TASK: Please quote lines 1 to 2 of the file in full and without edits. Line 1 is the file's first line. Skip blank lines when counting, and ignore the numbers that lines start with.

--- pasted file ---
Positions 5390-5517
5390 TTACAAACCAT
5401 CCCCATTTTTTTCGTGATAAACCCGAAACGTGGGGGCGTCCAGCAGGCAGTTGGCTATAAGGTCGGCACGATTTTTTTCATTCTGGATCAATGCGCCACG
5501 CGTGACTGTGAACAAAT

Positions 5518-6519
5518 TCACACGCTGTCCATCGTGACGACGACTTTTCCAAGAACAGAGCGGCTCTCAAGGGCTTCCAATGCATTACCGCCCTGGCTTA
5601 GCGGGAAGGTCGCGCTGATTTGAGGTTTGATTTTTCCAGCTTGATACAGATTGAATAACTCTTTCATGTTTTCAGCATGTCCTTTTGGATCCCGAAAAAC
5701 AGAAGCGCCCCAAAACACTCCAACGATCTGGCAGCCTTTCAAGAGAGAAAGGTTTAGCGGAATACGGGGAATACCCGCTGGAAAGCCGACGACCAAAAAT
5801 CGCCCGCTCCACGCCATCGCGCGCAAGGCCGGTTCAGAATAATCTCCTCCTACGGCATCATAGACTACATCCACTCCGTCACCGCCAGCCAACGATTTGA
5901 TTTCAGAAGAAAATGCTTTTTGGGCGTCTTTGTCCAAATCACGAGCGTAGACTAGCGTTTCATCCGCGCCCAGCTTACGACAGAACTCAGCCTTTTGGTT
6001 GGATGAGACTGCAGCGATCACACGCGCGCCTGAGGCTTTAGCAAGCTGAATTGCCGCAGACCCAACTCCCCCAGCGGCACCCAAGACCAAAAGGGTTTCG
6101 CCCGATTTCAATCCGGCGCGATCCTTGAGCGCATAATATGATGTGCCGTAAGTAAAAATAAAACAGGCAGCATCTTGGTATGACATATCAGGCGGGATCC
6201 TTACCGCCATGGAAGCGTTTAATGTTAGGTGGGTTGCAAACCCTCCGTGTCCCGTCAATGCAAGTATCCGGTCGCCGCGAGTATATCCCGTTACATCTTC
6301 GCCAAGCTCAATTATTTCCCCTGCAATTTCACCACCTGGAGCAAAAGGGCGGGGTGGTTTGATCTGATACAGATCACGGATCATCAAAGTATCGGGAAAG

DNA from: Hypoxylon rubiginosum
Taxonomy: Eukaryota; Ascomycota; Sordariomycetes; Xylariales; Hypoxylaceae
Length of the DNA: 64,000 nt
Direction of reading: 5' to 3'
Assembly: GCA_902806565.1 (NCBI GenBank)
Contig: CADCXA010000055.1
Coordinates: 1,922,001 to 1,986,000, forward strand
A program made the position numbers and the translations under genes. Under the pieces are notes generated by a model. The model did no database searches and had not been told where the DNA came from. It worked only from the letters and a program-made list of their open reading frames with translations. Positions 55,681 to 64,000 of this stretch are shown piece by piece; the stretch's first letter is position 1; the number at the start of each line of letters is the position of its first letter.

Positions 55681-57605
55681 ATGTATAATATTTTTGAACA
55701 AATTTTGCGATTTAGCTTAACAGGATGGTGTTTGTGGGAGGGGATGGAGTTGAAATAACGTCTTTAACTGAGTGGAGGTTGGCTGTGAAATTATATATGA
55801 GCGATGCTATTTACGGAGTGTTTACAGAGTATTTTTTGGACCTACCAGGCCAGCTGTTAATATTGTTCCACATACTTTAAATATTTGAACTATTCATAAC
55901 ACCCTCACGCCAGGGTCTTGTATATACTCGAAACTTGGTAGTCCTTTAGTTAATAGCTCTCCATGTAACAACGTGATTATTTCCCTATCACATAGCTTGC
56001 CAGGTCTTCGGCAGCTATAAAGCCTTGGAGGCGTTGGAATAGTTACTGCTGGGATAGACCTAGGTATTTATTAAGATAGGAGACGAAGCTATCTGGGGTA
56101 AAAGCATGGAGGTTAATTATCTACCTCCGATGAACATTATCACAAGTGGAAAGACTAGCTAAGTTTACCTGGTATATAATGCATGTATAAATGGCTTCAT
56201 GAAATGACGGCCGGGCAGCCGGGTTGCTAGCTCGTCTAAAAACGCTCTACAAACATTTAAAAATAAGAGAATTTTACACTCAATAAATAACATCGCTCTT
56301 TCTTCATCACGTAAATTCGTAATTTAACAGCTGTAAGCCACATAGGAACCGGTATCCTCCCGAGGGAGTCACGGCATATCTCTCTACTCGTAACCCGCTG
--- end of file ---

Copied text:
Positions 5390-5517
5390 TTACAAACCAT